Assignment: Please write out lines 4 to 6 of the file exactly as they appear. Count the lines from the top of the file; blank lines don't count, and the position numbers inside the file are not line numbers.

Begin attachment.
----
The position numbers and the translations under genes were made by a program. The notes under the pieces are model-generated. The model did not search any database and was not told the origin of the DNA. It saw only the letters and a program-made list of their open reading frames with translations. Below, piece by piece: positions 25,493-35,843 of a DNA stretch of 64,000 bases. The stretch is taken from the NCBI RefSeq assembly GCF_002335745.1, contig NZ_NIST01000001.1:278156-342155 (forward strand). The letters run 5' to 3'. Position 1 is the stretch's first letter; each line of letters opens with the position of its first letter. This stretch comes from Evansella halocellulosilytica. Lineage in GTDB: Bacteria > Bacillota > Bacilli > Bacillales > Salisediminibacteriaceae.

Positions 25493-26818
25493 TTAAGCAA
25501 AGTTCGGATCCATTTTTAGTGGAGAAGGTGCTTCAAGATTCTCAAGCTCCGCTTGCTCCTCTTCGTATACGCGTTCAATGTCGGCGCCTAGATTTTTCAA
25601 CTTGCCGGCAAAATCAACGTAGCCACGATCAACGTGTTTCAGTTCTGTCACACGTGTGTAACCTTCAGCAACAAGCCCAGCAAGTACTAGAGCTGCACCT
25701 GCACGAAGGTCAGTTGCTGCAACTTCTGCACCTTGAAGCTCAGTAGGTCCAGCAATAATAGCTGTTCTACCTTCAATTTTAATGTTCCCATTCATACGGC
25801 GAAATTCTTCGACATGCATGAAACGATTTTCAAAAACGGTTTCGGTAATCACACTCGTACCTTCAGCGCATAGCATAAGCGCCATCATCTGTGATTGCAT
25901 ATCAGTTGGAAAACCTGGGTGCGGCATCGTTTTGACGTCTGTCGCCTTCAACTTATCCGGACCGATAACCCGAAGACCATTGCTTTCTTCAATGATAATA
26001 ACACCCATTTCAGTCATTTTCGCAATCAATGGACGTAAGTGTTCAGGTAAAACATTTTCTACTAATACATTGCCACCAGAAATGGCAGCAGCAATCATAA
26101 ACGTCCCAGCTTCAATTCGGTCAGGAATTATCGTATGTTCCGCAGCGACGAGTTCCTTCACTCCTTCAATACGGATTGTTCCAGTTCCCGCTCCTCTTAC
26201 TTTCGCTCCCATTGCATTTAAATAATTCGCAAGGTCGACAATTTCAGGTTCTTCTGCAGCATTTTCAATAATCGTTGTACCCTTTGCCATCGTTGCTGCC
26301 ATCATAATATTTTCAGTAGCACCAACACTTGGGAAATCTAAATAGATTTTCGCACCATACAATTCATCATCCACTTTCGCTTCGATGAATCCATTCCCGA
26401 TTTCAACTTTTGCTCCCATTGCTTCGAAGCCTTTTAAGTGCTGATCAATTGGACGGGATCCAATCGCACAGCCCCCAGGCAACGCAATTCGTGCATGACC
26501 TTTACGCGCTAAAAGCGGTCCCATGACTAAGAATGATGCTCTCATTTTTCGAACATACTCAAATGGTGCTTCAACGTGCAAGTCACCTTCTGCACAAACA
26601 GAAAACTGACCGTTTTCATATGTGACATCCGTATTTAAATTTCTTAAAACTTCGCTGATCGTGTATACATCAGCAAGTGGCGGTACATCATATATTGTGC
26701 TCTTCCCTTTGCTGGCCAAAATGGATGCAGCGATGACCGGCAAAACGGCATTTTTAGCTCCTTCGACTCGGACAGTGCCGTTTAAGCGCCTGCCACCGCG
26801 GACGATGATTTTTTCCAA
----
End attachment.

25501 AGTTCGGATCCATTTTTAGTGGAGAAGGTGCTTCAAGATTCTCAAGCTCCGCTTGCTCCTCTTCGTATACGCGTTCAATGTCGGCGCCTAGATTTTTCAA
25601 CTTGCCGGCAAAATCAACGTAGCCACGATCAACGTGTTTCAGTTCTGTCACACGTGTGTAACCTTCAGCAACAAGCCCAGCAAGTACTAGAGCTGCACCT
25701 GCACGAAGGTCAGTTGCTGCAACTTCTGCACCTTGAAGCTCAGTAGGTCCAGCAATAATAGCTGTTCTACCTTCAATTTTAATGTTCCCATTCATACGGC